Kumasi Zoo bounces back

It is interesting to know that, the Kumasi Zoological Gardens (KZG) which used to record over 90, 000 visitors annually, with high  revenue generation, has bounced back.

Figures have shown that, the re-opening of the roads in January 2019 is positively reflecting on patronage and revenue generation, as the facility recorded 9, 069 visitors which generated GH₵35, 881.00 for the first quarter of 2019, but recorded GH₵57, 771.00 from 13, 430 visits during the second quarter of 2019.

As one of the major tourist facilities in the Ashanti Region, patronage of the KZG has gone down drastically for the last four years due to the closure of the Kejetia roads to make way for the construction of the market.

Although 80 per cent of patrons are Ghanaians, interestingly, the 80 per cent patrons are mostly school children, who Dr Ziekar noted, was a good sign because he believed the young ones would be the ones to lead in the preservation and conservation of the wildlife, making sure the wildlife is protected.

Although the zoo prides itself as the premier national zoo, it currently faces flooding whenever it rains, a situation which poses threat to the numerous animal species that need urgent attention.

The Resident Veterinary and Manager of the KZG, Dr Meyir Ziekar says, they are currently breeding a specific kind of monkey which was found in the western part of the country, but at a point was becoming extinct because of the timber logging, hunting and other human activities.

The KZG currently has a total of 162 individual animals and 46 different species made up of cats, reptiles, ungulates, primates, rodents, birds, including the noticeable hundreds of bats that are not originally part of the zoo but are being protected by the facility.

He observed that, bringing varieties of exotic species would help increase patronage of the facility in the region.

In spite of the numerous animals and species the zoo possesses, Dr Ziekar hints the zoo intends to bring in exotic species of animals to improve on the variety of animals the zoo presents.

He said the fight to protect wildlife has not been easy for the Wildlife Division of the Forestry Commission, considering the rise in patronage of bush meat in the country.

He said it is fascinating to know that, the KZG is currently serving as a breeding centre for endangered wildlife species with the intention of releasing them back to the forest.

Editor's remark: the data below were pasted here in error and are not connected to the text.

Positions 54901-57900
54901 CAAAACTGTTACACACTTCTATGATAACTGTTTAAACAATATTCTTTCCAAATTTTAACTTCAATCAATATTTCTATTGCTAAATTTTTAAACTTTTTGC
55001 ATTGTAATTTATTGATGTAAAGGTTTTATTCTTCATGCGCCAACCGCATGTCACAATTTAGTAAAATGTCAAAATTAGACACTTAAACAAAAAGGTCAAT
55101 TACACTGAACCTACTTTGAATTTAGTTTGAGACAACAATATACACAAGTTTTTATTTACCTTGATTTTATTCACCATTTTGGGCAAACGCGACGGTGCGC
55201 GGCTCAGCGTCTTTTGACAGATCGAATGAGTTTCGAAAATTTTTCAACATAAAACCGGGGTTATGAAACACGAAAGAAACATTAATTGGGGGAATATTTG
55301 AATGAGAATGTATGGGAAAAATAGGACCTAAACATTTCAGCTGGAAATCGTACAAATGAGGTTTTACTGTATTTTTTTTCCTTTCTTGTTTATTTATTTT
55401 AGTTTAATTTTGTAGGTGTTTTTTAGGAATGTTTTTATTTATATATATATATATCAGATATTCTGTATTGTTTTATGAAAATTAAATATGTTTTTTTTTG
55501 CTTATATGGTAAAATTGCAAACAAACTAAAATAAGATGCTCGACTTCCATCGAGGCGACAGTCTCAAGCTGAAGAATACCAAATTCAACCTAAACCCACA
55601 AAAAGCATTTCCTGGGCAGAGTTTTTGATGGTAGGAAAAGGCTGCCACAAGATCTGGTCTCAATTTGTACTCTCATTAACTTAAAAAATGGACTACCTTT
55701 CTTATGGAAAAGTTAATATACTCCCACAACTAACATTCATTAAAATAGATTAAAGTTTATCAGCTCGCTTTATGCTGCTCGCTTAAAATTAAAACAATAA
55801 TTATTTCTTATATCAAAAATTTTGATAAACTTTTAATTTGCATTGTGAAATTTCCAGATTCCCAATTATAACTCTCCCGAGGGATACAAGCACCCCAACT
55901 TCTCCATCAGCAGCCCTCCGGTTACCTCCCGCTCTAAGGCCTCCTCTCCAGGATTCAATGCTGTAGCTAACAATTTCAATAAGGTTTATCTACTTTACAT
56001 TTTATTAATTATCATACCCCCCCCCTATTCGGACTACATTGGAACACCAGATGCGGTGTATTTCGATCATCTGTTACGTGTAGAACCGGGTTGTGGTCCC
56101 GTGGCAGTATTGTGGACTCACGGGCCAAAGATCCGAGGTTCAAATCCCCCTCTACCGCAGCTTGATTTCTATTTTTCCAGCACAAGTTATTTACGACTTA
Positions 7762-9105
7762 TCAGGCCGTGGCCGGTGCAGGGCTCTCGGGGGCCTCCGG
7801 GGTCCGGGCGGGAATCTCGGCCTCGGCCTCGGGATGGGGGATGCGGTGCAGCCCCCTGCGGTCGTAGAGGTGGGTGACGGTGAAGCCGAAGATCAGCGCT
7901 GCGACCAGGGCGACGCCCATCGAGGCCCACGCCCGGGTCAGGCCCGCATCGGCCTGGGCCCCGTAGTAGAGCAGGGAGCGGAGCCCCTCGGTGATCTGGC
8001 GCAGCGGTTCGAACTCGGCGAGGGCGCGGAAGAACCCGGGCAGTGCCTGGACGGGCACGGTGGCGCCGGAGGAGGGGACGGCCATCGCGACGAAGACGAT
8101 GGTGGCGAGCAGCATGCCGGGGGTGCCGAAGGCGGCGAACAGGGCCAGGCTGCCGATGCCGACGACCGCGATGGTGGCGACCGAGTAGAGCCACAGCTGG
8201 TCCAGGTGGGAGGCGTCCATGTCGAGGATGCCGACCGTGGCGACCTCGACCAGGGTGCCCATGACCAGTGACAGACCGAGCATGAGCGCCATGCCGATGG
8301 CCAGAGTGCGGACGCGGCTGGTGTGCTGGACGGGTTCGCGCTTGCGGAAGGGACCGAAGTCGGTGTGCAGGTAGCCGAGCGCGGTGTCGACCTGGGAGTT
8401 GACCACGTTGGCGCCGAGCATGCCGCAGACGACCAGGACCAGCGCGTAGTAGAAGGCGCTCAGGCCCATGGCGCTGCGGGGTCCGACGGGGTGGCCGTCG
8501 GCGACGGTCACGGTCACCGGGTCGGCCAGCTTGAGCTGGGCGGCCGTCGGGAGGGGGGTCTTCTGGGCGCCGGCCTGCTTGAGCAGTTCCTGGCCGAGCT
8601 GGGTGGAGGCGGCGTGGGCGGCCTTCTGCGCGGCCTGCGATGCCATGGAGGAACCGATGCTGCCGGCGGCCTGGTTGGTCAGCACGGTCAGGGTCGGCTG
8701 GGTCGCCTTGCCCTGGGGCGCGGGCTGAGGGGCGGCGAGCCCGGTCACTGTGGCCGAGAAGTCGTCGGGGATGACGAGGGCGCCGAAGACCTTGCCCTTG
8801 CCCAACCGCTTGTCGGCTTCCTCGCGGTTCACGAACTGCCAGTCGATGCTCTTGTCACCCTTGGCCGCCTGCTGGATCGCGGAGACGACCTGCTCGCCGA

It also presents itself as an avenue for scientific research, serving as a field laboratory for scientists to study the behaviour of animals, their interactions with humans, disease transmissions from wild animals to animals and from animals to humans (zoonotic diseases such as ebola, tuberculosis, rabies among others).

Apart from preserving wild animals associated with our cultural heritage, the KZG currently plays the role of conservation education, which is basically educating the public and creating awareness on the preservation and conservation of wildlife resources for future generations as a result, having healthy and balanced ecosystem.

Located in the centre of the Kumasi city, the zoo, which occupies 11,000 hectares equivalent to 26 acres, was initially managed by the Kumasi Municipal Council and transferred to the Forestry Service in October 1963, then handed over to the Game and Wildlife Department and currently under the management and supervision of the Wildlife Division of the Forestry Commission.

The Kumasi Zoological Gardens (KZG) was established alongside the Cultural Centre in July 1957 as a result of the need to preserve our culture and the most cherished wildlife heritage.

The commission places a ban on hunting from August 1 to December 1, every year but the hunters defy the ban and carry on with their hunting escapades between the period.

Controlling bush meat business in Ashanti Region and for that matter the country, has always been difficult for the Division because the business has become the livelihood for both the traders and hunters who are mostly unlicensed and until they find alternative means of livelihood, all the Division could do is to intensify wildlife protection education rather than restrict implementation of the law.

In spite of the Convention on International Trade in Endangered Species (CITES) that protects the trade in Pangolins and other animal species, the problem has also been enforcement of the law by the Division to confiscate the animals and cause the arrest of the possessors.

One area which needs a critical attention is the handling of bush meat which has the tendency of spreading zoonotic diseases, because the World Health Organisation (WHO) estimates that,  in 2018, 61 per cent of all human diseases are of zoonotic origin and 75 per cent of new diseases discovered in the last decade are zoonotic.

In view of this, there is the need to promote the formation of proper organised groups of bush meat dealers to not only educate them on the handling of the meat, but to also get them to gradually accept the importance of protecting and conserving the wildlife and get them to know those animals that are strongly protected by CITES.

By Faustina Kwabea Osei, Kumasi

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